Katie Honan and Sarah Morris: ‘I’d be a pretty good carpenter’
The two actors discuss criminology, crumpets and the importance of shamanic healing
Sarah Morris (l) and Katie Honan
Why do you think you’ve ended up doing what you do?
Sarah: I knew I didn’t want to be in school, so I left school young and pretended to be a dancer for a couple of years.
Katie: You’re a really good dancer!
Sarah: When I finished that I was 17, and trained in acting.
Katie: We both went to The Lir, but it didn’t exist when I left school. When it came about, I signed up and was there for the first year; you were there for the second year.
Sarah: I thought that you couldn’t get into Trinity or anything like that without your Leaving Cert.
Katie: I did musical theatre for a couple of years.
Sarah: I’m sure if I put my mind to it I’d be a pretty good carpenter! But I couldn’t sit in an office at a computer. I’d lose my mind.
What subject do you wish you had studied?
Sarah: Criminology. I worry about someone seeing the searches on my computer. I just started listening to the podcast My Favourite Murder. I can’t stop. You start getting way more suss-y of people. You feel like you could be a criminal profiler.
Katie: History, I think. Through work I love the process of before you start a play, looking into the history or doing a lot of research.
What is your death row meal?
Sarah: Eggs Benedict with rashers, and a steak.
Katie: I’d have a fry, a really nice sandwich, and some good pasta.
Sarah: You do love a good sandwich.
Can you guess what the other person’s drink is?
What is your favourite item of clothing?
Sarah: I have a go-to pair of crushed-velvet wine ankle boots from Zara. They’re a wardrobe staple.
Katie: A suede coat. I bought it in River Island around four years ago. It was one of those ones where you think, “That’s going to get manky dirty”, and it hasn’t.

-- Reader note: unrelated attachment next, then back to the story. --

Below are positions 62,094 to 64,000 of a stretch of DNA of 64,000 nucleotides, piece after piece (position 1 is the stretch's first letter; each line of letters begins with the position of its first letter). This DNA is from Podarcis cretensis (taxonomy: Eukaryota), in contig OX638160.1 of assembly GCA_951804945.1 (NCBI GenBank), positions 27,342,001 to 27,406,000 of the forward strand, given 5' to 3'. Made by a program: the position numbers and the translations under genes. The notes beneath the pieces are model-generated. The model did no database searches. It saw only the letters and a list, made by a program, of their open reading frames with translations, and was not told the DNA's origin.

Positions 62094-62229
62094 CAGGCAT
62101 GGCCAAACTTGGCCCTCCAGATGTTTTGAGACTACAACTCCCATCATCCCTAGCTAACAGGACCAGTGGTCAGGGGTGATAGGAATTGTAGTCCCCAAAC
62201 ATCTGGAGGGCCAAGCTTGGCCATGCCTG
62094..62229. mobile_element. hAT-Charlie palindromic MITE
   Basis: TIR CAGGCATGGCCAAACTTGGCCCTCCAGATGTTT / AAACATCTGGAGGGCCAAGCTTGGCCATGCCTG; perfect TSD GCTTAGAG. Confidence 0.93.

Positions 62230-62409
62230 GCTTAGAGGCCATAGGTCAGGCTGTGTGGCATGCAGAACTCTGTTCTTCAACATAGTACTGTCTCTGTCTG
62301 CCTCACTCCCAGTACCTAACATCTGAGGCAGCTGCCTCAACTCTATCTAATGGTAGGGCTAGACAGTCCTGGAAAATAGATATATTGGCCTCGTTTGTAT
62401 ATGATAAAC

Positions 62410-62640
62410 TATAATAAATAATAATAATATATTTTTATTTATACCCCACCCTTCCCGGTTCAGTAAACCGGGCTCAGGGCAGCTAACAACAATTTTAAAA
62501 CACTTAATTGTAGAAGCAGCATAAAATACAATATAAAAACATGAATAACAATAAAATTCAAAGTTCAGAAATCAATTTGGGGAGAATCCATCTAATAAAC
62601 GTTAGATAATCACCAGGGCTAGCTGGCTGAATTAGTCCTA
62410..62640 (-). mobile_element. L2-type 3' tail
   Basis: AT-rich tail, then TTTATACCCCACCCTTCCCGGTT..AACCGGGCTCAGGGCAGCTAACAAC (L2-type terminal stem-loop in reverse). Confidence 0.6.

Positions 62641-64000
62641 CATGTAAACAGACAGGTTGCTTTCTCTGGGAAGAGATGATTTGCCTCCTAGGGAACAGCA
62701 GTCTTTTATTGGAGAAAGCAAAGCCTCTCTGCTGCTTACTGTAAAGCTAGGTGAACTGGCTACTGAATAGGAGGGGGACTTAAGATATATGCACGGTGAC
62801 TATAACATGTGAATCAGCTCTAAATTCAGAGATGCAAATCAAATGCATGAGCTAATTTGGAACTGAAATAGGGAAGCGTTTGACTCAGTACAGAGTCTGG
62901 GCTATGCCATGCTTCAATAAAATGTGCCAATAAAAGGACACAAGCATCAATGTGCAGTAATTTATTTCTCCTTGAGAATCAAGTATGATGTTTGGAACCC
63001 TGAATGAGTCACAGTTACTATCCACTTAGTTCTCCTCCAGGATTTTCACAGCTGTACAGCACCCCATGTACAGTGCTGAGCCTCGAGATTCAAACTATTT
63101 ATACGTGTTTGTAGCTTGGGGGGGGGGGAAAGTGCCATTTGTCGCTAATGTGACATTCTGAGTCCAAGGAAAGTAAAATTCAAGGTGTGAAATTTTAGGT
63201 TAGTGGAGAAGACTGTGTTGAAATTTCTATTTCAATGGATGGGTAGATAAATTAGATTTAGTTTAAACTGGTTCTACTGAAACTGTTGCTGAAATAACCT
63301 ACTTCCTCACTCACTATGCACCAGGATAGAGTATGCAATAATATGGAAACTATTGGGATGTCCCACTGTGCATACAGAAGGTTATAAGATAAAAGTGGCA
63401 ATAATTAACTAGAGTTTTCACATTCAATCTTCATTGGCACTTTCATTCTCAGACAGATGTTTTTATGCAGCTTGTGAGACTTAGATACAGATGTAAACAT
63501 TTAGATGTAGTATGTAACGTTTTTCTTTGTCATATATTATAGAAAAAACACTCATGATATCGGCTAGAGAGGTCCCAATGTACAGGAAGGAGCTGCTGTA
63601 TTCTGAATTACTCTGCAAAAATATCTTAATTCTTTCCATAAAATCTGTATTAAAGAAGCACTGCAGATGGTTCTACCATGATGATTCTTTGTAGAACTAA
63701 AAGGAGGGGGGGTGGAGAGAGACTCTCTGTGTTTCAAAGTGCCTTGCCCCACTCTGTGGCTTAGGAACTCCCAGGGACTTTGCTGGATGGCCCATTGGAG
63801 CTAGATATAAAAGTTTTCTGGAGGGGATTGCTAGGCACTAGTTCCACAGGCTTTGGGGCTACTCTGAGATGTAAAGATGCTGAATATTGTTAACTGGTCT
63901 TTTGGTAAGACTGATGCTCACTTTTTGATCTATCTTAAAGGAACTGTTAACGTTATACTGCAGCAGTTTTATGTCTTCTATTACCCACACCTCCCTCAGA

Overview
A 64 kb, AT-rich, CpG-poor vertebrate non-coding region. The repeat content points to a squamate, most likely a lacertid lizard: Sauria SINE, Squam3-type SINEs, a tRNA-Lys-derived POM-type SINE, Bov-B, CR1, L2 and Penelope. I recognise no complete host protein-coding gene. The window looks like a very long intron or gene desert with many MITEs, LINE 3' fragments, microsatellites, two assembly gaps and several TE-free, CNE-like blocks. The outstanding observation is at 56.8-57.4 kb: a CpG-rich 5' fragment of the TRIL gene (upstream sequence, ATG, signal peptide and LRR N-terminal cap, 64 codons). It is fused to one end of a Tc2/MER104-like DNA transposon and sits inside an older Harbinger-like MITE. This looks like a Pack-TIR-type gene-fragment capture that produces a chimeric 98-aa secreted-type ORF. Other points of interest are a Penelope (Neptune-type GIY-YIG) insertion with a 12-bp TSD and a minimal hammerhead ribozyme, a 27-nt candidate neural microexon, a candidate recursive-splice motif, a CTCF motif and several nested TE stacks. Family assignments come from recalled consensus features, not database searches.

What fault do you most tolerate in people?
Katie: I’d be slow to give people a hard time about things.
Sarah: With actors, people are constantly aware of gigs, sometimes the negativity from that you have to tolerate because everyone gives it off and takes it. I think people can be “on” a lot of the time. You find yourself talking about that stuff a lot of the time, and it’s so boring to talk about!
Katie: I think I’m tolerant of people f***ing up a bit, because we all have the potential to do that. Everyone makes mistakes. If you make them a million times over, it’s kind of like: “Sort it out.”
Sarah: You’re a slate-cleaner: “That was that, let’s move forward.”
Do you have a personal motto or mantra?
Katie: My boyfriend always says to me: “It’ll be alright in the end, and if it’s not alright, it’s not the end.” I’m like: “Wha?” But now I always say it.
Sarah: I was recently at a shamanic healing New Year’s celebration thing. You think about all the things that you hold on to that are just a load of nonsense. I felt like, I’m going to have to be doing this once a month! Just checking in with yourself, being present. It sounds a bit airy-fairy.
Katie: Well, it sounds like something everyone should be doing.
Is there any artist you feel particularly connected to at the moment?
Sarah: Erykah Badu, Kendrick Lamar. I recently saw the Nick Cave documentary One More Time With Feeling. That was one of the best things I saw last year. It’s one of the most true portrayals of grief I’ve ever seen. I just watched The Sopranos for the first time. Edie Falco is just outrageous.
Katie: I’m listening to The Cinematic Orchestra a lot. I’m obsessed with the royal family. I watched the second season of The Crown and then started watching the first season again.
Sarah: It’s so boring!
Katie: You haven’t seen it!
Sarah: I don’t want to see it. I have no interest in it. You sitting there with tea and crumpets watching it.
Katie: I don’t eat crumpets.
When did you last cry?
Sarah: I cried last night with my sister. We were just having a chat. The two of us love a good cry.
Katie: The last time I can remember crying was in the bath a couple of weeks ago. It was around the time of the show opening. I think it was just a release. I wasn’t even upset.
What do you worry about the most?
Sarah: That’s terrible, isn’t it?
Which word do you overuse?
Sarah: I curse a lot. I have to watch it. I use “literally” in the wrong context a lot of the time, so I’m constantly being corrected about that. But if I really want to convey something – which is all the time – I throw in a “literally”.
Katie: I notice myself saying “actually”.
Sarah: You say “tea?” with a question mark at the end.
Katie: I’m a nanny like that.